A study about the national support mechanisms to international ICT research in the target countries of FORESTA: Argentina, Brazil, Chile, Colombia and Mexico.

The identification of key factors and organizations which influence the performance of research organizations in those countries in international research.

The report firstly identified agencies or other bodies active within the national support systems to research. In the sequence it identified, also, the critical factors that influence the ability of research organizations from the target countries to launch or get involved in collaborative projects with European counterparties. The analysis leads to the identification of practices which might be proposed for further adoption or adaptation to enlarge Latin America / EU cooperation context. Points that cause difficulties in the partnership should be object of analysis so that new processes will be adopted aiming to eliminate points of friction between the partners. For this purpose there are, of course, tasks to be fulfilled by the partners individually, and others that must be adopted by mutual agreement. Concerning the first objective of this report, only the main funding agencies in each country were considered, once the minor ones have no relevance for the purpose of this analysis. Argentina is the unique country where, nowadays, there is no agencies funding international cooperation projects. The Argentinean agencies considered in figure 1 represent funding entities for national purposes only:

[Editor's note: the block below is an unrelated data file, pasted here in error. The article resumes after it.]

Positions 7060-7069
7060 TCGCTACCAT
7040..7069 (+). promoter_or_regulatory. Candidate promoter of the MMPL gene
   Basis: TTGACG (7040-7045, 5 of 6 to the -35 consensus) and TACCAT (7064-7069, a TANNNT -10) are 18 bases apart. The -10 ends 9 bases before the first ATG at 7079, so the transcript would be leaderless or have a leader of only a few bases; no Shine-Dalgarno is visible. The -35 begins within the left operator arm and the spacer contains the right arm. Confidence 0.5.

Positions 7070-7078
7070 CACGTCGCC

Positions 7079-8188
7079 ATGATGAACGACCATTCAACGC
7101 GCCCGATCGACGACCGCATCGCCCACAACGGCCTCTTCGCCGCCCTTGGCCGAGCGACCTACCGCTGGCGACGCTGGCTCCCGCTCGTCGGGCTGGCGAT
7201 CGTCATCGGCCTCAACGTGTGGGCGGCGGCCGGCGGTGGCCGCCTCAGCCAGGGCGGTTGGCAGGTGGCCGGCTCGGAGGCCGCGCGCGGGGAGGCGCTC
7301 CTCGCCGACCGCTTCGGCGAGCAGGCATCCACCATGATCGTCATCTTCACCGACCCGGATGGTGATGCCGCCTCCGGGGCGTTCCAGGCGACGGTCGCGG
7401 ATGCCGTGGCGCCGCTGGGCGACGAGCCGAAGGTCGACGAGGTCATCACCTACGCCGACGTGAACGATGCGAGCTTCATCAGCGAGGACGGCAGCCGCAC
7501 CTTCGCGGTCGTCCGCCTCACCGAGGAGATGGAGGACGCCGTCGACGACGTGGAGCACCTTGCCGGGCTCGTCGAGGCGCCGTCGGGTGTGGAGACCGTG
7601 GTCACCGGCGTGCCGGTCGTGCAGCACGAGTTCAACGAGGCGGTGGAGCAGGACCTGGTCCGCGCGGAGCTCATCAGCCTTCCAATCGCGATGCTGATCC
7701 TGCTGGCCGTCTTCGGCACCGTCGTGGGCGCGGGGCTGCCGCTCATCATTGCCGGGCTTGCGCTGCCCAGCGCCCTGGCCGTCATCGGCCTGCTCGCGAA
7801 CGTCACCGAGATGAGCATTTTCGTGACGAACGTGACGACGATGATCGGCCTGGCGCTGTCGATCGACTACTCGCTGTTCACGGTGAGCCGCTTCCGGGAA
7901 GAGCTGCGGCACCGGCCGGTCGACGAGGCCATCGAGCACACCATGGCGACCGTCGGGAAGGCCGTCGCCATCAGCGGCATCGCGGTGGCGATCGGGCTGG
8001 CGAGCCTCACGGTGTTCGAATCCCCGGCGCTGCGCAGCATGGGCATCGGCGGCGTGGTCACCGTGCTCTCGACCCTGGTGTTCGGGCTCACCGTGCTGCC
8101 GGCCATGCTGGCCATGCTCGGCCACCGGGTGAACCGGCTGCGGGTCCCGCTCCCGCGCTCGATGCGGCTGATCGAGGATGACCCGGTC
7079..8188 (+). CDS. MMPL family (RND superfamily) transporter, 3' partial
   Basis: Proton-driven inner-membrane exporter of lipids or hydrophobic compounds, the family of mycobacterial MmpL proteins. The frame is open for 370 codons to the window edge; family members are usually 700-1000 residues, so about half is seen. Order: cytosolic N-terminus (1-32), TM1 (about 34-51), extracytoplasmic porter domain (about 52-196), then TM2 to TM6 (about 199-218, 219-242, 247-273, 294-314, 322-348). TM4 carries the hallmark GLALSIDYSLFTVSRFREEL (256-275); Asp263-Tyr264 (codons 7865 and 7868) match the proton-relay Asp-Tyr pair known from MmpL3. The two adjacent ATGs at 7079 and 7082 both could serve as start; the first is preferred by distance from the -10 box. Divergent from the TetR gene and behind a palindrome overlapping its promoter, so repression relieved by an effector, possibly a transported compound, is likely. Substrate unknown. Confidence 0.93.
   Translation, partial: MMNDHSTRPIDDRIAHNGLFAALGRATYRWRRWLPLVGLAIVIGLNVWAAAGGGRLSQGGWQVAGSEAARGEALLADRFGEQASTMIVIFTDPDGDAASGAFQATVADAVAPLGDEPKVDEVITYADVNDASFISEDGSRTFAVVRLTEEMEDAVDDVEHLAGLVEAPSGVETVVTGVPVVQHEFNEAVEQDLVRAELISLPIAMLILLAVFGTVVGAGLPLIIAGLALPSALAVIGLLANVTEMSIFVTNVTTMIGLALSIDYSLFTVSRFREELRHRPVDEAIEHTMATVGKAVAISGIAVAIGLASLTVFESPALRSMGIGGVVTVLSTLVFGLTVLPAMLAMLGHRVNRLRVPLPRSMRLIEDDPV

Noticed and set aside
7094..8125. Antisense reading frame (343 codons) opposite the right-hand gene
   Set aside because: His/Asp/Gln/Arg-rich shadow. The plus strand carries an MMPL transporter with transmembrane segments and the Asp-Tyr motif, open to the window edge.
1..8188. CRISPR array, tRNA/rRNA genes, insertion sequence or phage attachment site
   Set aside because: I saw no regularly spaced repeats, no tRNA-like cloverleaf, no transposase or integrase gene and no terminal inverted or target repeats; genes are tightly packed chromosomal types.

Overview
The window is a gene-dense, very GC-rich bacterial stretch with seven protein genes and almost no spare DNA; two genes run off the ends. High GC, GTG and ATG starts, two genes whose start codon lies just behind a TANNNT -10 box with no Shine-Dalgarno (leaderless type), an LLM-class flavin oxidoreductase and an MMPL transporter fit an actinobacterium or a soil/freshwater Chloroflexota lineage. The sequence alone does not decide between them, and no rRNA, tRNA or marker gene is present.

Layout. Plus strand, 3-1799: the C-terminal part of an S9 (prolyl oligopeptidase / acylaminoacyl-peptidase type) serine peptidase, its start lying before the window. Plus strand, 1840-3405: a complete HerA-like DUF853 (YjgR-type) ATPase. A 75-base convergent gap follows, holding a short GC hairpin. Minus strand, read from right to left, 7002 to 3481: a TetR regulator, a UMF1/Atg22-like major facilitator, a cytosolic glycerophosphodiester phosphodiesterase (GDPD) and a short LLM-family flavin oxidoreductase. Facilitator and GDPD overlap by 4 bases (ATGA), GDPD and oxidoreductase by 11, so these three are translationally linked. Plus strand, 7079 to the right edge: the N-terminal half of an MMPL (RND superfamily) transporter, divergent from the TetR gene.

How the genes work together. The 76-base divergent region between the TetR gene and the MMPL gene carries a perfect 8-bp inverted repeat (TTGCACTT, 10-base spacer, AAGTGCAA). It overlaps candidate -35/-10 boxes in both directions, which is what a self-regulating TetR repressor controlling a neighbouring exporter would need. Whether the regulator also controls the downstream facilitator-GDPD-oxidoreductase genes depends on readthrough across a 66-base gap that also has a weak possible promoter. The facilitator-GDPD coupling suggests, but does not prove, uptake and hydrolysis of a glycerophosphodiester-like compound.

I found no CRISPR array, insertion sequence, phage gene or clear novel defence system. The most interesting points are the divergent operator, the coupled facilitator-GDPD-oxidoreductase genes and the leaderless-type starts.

Number of Main Funding Agencies

Mexico; 2

Argentina; 3

Colombia; 3 Brazil; 3 Chile; 2

Figure 1 – Number of main funding agencies Regarding the second objective of this report, there is a set of difficulties pointed out, but two of them are the most recurrent:

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FORESTA Fostering the Research Dimension of Science and Technology Agreements Project n° 248676

a) The bureaucracy (pointed out by all the 5 countries) and b) The language barrier (pointed out by 4 of the 5 countries). The complete main difficulties matrix can be found at chapter 8 (Conclusions) of this report, and the specific difficulties of each country is described in the respective country chapter. Figure 2 resumes the quantity of main difficulties related by each country.

Number of main difficulties pointed out

Mexico; 4

Argentina; 8

Colombia; 7

Brazil; 9 Chile; 9

Figure 2 – Number of main difficulties for international cooperation partnerships Although Argentina currently has no agencies funding international cooperation projects, the potential difficulties were related. This deliverable is a useful tool for policy and decision makers that facilitates a better understanding about the existing difficulties as a way to look for solutions that can contribute to an increase in the international cooperation between Latin America and EU.

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FORESTA Fostering the Research Dimension of Science and Technology Agreements Project n° 248676